McCain was echoing Republican criticism that votes for the bill, as Sen. Saxby Chambliss of Georgia said, "have been bought." But what exactly did he mean?
Critics say the "Cornhusker kickback" was added to the health care bill to appease Ben Nelson, the Nebraska Democrat (pictured at left) who until this weekend was the final holdout keeping Democrats from getting the 60 votes they needed to overcome filibuster.
The deal gives Nelson's home state of Nebraska "a permanent exemption from the state share of Medicaid expansion for Nebraska, meaning federal taxpayers have to kick in an additional $45 million in the first decade," as Politico notes.
The "Louisiana Purchase," of course, is the name given to the United States' acquisition of a large swath of what is now the middle of the country in the early 1800s. But within the context of the health bill, it's the name critics have given the inclusion of $100-$300 million in added federal aid for Medicaid recipients in Louisiana, the home state of Sen. Mary Landrieu. (Notes Foxnews.com: "The actual Louisiana Purchase was considerably cheaper.")
On his twitter feed, McCain described the "Florida Flim Flam" as "a deal to grandfather Medicare Advantage enrollees in Florida – apprx $5 Billion." That provision is tied to Florida Democrat Bill Nelson, who denies that he negotiated a special deal for Democratic south Florida.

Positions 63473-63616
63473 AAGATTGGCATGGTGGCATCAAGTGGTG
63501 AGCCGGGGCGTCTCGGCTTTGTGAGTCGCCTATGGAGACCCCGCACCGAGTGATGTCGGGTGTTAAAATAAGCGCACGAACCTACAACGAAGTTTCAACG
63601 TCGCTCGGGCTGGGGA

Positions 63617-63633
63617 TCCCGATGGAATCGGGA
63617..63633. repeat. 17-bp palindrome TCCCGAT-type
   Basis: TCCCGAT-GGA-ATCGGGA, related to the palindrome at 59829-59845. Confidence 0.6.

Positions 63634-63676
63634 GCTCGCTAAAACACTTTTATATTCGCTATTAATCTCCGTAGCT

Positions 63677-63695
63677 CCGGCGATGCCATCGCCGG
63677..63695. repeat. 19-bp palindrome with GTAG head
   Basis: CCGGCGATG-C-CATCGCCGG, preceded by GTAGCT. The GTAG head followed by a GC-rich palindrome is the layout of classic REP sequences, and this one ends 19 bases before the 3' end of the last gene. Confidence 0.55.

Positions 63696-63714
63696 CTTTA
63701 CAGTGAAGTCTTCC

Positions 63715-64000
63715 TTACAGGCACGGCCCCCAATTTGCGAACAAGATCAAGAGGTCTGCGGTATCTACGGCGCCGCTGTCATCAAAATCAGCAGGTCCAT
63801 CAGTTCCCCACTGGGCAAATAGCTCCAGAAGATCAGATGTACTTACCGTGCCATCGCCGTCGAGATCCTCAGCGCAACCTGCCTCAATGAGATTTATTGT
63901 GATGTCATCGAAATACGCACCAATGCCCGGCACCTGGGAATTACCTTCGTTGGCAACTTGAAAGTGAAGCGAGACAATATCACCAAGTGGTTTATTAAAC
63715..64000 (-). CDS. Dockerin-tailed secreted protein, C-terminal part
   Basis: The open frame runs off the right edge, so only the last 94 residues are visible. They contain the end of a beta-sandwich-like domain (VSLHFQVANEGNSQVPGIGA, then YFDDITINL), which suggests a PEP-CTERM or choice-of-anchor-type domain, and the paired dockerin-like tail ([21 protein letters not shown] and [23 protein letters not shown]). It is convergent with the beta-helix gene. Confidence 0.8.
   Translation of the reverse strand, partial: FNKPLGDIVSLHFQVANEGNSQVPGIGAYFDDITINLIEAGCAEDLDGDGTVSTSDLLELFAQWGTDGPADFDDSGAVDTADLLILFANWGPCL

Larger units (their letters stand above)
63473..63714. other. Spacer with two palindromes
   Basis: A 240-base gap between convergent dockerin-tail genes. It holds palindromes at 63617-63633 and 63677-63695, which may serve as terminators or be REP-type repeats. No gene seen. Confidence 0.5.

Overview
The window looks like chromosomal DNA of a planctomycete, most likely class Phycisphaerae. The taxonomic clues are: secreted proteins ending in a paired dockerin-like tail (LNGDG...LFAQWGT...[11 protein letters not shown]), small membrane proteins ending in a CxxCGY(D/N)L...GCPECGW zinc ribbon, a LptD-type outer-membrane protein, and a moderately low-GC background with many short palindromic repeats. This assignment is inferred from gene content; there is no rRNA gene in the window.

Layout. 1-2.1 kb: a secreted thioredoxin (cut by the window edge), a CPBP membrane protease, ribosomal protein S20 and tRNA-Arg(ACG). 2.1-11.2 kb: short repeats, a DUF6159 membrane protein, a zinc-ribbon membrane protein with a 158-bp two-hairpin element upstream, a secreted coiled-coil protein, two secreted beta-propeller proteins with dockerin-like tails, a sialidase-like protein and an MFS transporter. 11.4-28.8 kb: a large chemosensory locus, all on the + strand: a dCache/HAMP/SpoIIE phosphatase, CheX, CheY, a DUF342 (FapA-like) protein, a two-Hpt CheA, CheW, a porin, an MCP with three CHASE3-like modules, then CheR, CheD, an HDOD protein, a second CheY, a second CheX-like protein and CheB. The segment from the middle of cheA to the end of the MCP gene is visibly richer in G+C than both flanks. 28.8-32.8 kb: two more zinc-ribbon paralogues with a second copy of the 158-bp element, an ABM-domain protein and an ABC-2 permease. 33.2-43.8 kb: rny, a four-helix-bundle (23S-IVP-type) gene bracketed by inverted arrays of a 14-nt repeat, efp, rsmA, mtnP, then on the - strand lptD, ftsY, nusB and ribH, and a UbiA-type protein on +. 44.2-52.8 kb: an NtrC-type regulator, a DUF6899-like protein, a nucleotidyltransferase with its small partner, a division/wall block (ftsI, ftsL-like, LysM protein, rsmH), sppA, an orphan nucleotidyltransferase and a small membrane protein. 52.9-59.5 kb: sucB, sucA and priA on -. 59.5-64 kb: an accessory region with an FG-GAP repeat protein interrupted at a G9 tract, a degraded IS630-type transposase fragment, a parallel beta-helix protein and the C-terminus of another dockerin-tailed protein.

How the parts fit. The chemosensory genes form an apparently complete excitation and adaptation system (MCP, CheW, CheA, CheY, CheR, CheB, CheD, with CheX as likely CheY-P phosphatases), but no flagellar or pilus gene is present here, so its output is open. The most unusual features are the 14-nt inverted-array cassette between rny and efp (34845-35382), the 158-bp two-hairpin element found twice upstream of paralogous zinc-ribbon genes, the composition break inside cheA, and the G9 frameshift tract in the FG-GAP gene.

Not every provision that critics have deemed a giveaway has a special nickname. The New York Times details how Minnesota Democrat Max Baucus, one of the main authors of the Senate bill, included in the legislation an expansion of Medicare to cover people exposed to asbestos from a Libby, Mont., mine. (Said Baucus in defending the provision: "The people of Libby were poisoned and have been dying for more than a decade.")
Also in the bill, the Times notes, is an item that increases Medicare payments to hospitals and doctors in states where half the counties are "frontier counties" -- which means they have small population densities. Those states? Montana, North Dakota, South Dakota, Utah and Wyoming.
Vermont Sen. Bernie Sanders, meanwhile – who complained that the bill was not liberal enough – secured $10 billion to increase community health centers around the country, including two in his home state.
Also in the bill: Additional Medicaid funding for Vermont and Massachusetts; Medicare Advantage protections for New York and Pennsylvania, in addition to Florida; and $100 million for a health care facility/medical school in an unknown state, possibly Pennsylvania or Connecticut.
"You'll find a number of states that are treated differently than other states," Senate Majority Leader Harry Reid acknowledged over the weekend. "That's what legislating is all about. It's compromise."
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